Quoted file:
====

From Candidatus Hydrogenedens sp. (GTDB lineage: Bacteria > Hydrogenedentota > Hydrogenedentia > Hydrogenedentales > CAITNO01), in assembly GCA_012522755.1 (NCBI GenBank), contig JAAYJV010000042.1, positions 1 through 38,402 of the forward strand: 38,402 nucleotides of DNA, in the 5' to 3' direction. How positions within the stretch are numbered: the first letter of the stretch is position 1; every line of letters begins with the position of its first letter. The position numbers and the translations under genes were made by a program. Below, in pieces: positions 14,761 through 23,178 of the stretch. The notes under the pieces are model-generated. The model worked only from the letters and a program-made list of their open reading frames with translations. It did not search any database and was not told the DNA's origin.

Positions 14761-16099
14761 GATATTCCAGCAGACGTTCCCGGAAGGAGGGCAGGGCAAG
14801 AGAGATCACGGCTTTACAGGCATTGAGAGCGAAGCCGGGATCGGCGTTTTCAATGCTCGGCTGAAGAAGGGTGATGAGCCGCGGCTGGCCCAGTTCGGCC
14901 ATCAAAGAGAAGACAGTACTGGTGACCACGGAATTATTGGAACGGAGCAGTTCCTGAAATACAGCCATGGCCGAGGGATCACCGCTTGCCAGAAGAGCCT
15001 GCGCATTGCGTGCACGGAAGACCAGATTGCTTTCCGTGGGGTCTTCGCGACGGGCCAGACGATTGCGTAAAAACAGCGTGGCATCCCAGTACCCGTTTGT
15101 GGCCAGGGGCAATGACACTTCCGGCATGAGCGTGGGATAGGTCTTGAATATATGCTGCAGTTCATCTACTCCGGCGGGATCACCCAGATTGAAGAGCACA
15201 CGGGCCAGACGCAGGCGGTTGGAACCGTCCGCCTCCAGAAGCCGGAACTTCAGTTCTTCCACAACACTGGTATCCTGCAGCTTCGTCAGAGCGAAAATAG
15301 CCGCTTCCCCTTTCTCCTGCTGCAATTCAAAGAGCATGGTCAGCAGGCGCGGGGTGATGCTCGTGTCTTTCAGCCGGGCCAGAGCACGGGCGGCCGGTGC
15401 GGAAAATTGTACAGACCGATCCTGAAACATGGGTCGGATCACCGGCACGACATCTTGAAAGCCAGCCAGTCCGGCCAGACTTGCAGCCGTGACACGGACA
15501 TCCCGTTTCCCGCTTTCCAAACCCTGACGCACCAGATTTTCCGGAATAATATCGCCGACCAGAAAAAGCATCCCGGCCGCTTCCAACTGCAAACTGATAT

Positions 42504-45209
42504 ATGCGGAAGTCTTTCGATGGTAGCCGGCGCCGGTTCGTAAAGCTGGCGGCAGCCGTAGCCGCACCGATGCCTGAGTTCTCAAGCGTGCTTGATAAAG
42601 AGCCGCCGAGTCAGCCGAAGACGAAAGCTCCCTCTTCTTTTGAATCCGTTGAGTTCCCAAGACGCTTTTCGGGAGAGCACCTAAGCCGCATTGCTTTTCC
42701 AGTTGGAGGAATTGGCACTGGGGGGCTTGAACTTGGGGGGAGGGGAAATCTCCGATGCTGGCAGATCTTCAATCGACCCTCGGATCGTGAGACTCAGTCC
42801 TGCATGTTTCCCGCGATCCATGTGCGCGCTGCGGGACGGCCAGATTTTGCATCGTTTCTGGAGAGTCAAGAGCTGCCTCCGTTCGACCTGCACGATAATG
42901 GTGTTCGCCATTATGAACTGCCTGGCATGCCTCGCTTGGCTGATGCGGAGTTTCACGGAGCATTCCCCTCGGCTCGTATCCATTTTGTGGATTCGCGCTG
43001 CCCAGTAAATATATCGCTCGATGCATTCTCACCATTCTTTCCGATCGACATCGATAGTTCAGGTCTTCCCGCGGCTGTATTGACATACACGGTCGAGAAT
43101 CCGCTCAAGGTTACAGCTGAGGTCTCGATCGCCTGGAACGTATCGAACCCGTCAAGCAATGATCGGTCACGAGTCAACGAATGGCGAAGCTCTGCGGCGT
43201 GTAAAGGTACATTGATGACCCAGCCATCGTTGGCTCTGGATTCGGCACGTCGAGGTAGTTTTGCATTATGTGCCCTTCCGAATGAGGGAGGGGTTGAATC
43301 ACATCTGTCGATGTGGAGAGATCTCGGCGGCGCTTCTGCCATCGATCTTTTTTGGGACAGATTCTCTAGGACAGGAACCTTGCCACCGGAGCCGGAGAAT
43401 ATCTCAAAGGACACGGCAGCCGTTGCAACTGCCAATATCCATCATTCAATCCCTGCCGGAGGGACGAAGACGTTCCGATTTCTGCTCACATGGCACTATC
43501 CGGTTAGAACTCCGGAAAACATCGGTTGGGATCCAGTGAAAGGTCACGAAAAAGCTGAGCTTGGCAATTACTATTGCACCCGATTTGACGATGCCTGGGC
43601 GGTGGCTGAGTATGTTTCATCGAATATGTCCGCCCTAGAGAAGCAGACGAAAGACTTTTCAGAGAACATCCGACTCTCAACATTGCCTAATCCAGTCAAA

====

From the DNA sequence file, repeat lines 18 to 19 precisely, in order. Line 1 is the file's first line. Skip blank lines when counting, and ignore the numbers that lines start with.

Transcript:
43001 CCCAGTAAATATATCGCTCGATGCATTCTCACCATTCTTTCCGATCGACATCGATAGTTCAGGTCTTCCCGCGGCTGTATTGACATACACGGTCGAGAAT
43101 CCGCTCAAGGTTACAGCTGAGGTCTCGATCGCCTGGAACGTATCGAACCCGTCAAGCAATGATCGGTCACGAGTCAACGAATGGCGAAGCTCTGCGGCGT